Is Political Affiliation the New Black When it Comes to Discrimination?

Most lay people are thoroughly familiar with the usual categories of "protected" characteristics which cannot be considered in denying workplace opportunities -- e.g., race, gender, religion, disability, etc.  Less familiar is California's ban on discrimination based on one's political affiliations or activities.  

According to a new academic study, however, discrimination based on partisan politics is not only already rampant but rapidly increasing.  Dana Milbank of the Washington Post recently summarized the findings as follows: 


It has long been agreed that race is the deepest divide in American society. But that is no longer true, say Shanto Iyengar and Sean Westwood, the academics who led the study. Using a variety of social science methods (for example, having study participants review résumés of people that make both their race and party affiliation clear), they document that “the level of partisan animus in the American public exceeds racial hostility.”

Americans now discriminate more on the basis of party than on race, gender or any of the other divides we typically think of — and that discrimination extends beyond politics into personal relationships and non-political behaviors. Americans increasingly live in neighborhoods with like-minded partisans, marry fellow partisans and disapprove of their children marrying mates from the other party, and they are more likely to choose partners based on partisanship than physical or personality attributes.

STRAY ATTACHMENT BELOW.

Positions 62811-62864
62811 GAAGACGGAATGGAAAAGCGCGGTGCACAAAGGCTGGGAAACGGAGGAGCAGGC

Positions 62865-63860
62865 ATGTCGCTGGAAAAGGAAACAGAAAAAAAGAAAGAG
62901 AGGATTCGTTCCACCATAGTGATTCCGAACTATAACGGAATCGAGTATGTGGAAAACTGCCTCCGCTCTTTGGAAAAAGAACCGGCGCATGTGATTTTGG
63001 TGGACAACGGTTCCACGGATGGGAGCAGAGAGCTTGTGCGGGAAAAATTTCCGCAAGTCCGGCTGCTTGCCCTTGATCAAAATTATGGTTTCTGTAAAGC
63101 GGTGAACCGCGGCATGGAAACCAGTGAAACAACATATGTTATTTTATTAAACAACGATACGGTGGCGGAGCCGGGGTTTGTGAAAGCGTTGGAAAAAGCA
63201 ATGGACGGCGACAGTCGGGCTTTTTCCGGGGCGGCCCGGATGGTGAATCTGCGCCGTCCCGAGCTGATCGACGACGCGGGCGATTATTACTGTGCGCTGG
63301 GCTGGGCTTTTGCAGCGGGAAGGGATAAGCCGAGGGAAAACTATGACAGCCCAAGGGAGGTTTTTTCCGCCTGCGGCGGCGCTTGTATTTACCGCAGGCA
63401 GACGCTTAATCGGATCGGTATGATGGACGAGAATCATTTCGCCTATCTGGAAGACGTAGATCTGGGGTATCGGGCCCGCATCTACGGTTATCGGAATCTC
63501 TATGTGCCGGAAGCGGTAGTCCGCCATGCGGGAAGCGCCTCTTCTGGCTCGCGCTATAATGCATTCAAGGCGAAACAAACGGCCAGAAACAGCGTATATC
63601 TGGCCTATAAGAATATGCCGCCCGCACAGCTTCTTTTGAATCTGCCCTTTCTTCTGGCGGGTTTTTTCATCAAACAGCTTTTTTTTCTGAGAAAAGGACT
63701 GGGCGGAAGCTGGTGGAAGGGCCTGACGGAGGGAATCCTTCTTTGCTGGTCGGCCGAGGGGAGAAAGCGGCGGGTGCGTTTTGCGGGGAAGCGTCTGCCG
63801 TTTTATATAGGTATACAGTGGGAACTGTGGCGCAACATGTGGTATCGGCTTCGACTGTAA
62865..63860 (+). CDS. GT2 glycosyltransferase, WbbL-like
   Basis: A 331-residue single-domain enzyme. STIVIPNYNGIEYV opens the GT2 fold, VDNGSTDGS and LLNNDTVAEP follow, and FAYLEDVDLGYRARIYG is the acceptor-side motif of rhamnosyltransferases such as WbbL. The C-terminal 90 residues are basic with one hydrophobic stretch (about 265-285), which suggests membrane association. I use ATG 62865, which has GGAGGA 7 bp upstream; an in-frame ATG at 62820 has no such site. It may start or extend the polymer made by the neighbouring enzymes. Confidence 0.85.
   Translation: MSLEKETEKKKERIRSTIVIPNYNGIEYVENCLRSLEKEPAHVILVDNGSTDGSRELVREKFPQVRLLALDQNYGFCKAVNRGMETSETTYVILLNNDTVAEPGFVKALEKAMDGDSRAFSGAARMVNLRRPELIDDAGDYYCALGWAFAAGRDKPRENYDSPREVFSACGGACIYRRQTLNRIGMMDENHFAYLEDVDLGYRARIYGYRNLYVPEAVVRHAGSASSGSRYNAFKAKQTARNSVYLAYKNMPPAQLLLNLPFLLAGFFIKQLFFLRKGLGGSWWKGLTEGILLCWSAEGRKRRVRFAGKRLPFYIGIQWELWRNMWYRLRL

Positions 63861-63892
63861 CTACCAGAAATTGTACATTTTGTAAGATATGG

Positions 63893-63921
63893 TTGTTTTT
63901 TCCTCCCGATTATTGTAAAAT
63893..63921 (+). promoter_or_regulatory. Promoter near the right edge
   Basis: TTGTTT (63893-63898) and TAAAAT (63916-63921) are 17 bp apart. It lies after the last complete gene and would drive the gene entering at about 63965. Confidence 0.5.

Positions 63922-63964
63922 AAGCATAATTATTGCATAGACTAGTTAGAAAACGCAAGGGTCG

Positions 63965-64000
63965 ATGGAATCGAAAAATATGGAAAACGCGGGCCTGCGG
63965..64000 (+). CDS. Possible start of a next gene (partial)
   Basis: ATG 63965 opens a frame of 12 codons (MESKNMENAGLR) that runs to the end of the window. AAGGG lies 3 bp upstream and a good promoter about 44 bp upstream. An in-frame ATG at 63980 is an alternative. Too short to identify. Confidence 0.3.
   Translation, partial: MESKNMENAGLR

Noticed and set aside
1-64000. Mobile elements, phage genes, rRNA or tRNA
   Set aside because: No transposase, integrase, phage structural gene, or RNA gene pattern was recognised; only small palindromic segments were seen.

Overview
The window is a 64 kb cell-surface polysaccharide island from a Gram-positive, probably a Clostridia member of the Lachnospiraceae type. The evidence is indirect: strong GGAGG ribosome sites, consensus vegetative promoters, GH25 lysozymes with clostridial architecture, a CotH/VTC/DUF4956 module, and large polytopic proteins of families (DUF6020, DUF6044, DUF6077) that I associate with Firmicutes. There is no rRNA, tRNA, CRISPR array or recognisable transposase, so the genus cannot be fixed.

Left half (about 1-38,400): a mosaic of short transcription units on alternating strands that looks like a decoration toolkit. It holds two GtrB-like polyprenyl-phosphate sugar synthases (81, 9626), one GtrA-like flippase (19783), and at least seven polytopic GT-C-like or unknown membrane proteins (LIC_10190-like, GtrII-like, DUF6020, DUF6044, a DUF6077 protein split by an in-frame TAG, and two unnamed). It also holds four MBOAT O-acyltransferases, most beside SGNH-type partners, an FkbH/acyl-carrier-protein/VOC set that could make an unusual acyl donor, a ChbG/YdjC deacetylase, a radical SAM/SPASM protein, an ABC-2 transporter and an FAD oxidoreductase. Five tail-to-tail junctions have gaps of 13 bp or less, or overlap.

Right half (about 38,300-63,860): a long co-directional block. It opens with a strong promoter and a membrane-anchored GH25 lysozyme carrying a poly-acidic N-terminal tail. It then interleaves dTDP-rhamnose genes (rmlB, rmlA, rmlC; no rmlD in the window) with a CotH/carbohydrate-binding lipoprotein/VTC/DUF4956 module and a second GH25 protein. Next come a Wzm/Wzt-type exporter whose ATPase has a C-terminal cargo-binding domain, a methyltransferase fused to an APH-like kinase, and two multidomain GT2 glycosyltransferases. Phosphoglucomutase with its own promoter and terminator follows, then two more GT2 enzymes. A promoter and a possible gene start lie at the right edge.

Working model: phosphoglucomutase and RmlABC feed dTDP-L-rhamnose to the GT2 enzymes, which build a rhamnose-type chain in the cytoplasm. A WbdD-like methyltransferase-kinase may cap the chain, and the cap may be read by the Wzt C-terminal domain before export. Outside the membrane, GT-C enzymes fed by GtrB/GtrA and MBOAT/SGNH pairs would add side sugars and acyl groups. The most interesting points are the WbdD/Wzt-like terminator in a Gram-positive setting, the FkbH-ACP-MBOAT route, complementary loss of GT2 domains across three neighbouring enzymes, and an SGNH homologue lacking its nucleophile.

“Unlike race, gender and other social divides where group-related attitudes and behaviors are constrained by social norms, there are no corresponding pressures to temper disapproval of political opponents,” they conclude. “If anything, the rhetoric and actions of political leaders demonstrate that hostility directed at the opposition is acceptable, even appropriate. Partisans therefore feel free to express animus and engage in discriminatory behavior toward opposing partisans.”

My guess is that the only reason political discrimination claims are not being filed is because practically no one is aware that this is, in fact, illegal under California law.  If this study is correct in concluding that animus against members of the "other" party already pervades our society it can only be a matter of time before such discrimination generates its own litigation boomlet.  

 

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